Poem Hunter
God's Grandeur
(28 July 1844 – 8 June 1889 / Stratford, Essex)

God's Grandeur

Poem By Gerard Manley Hopkins

The world is charged with the grandeur of God.
It will flame out, like shining from shook foil;
It gathers to a greatness, like the ooze of oil
Crushed. Why do men then now not reck his rod?
Generations have trod, have trod, have trod;
And all is seared with trade; bleared, smeared with toil;
And wears man's smudge |&| shares man's smell: the soil
Is bare now, nor can foot feel, being shod.

And for all this, nature is never spent;
There lives the dearest freshness deep down things;
And though the last lights off the black West went
Oh, morning, at the brown brink eastward, springs --
Because the Holy Ghost over the bent
World broods with warm breast |&| with ah! bright wings.

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Comments (12)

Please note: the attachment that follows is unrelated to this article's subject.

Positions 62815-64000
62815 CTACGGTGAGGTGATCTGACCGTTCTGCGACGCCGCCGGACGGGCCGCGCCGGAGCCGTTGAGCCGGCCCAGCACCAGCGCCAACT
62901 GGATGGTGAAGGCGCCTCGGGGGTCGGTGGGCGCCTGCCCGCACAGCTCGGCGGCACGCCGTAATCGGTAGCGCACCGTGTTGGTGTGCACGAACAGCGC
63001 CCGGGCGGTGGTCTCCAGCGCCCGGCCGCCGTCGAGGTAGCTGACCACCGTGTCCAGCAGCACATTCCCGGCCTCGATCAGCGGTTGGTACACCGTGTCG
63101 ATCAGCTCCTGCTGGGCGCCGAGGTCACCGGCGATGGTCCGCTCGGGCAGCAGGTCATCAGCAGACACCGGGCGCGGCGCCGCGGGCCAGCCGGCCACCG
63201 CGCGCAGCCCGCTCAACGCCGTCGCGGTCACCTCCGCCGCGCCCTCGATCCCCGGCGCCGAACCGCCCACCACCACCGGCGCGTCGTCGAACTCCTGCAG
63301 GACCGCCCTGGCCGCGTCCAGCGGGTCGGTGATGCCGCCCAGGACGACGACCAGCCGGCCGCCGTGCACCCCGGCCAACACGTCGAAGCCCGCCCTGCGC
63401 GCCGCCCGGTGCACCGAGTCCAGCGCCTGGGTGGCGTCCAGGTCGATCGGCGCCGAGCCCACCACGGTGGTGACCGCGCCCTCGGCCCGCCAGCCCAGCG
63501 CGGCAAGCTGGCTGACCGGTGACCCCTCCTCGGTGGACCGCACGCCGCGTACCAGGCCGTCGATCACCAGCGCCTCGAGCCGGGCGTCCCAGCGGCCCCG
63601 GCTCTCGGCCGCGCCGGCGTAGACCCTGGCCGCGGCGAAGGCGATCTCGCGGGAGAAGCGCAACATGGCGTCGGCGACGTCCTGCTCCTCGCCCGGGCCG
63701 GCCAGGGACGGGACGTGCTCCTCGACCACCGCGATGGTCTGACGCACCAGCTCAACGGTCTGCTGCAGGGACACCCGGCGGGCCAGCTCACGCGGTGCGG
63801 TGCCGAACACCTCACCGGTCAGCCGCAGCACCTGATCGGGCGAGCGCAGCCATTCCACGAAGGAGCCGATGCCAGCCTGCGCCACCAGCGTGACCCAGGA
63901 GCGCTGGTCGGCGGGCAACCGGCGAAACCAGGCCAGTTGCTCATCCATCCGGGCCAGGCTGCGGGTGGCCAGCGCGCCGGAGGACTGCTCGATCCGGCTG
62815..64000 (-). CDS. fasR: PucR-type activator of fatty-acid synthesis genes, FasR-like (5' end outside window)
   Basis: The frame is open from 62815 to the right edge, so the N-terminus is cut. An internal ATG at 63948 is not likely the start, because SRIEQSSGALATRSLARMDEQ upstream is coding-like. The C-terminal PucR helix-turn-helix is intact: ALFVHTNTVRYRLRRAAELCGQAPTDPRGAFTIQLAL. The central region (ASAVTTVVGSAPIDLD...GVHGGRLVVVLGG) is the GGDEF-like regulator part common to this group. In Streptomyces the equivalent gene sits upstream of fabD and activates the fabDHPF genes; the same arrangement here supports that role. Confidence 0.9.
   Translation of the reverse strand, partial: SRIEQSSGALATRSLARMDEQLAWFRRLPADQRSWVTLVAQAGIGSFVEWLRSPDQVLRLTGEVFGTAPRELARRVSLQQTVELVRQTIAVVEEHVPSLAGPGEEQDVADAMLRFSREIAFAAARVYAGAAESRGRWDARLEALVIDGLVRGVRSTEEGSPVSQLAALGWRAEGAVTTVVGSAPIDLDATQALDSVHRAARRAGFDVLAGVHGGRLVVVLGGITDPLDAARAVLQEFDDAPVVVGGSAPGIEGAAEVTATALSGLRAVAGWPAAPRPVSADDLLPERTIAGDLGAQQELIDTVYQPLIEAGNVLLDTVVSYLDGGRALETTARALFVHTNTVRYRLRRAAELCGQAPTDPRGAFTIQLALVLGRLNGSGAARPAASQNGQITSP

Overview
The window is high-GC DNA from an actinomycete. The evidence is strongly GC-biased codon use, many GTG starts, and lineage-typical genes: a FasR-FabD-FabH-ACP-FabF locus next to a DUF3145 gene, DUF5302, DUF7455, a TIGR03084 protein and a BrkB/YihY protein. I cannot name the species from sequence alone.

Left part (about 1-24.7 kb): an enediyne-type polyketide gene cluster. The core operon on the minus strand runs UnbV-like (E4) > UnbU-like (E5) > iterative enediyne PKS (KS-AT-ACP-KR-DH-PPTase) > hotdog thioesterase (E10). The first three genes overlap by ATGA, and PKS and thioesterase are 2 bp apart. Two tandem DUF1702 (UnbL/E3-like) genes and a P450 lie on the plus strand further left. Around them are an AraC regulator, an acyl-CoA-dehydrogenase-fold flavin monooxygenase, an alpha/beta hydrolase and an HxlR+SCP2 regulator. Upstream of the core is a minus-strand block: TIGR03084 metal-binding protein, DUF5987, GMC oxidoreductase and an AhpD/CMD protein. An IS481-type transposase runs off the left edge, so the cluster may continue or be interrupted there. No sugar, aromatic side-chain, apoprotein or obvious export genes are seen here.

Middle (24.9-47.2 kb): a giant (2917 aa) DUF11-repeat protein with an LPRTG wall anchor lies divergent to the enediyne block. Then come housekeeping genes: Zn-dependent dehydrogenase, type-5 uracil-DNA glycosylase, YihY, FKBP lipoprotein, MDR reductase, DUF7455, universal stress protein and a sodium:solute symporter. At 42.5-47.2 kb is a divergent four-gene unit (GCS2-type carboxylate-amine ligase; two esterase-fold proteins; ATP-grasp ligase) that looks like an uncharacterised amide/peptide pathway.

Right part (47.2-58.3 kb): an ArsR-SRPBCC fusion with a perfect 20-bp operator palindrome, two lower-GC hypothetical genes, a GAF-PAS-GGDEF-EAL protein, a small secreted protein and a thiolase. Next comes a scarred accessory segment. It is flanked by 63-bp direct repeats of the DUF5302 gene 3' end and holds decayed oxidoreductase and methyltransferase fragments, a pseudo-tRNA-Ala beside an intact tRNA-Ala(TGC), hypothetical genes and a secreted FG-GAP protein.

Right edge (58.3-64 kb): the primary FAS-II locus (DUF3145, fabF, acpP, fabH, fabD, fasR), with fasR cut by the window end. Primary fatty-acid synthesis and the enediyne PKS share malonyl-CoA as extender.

This poem by Gerard Manley Hopkins fill my senses with the grandeur of God. The rhythm of the words just pierces the mind and refreshes the soul.
A poem which after nearly 150 years of further degradation of the earth and spirit, still lifts my hopes and encourages me.
It is so ghatia
The poem deserves a better reader! Is that a robot? so sad to miss such an opportunity!
The world is charged with the grandeur of God, but man in all of his strivings has wrecked upon nature much destruction, and yet nature is never spent. A wondrous contemplation of God, man and nature.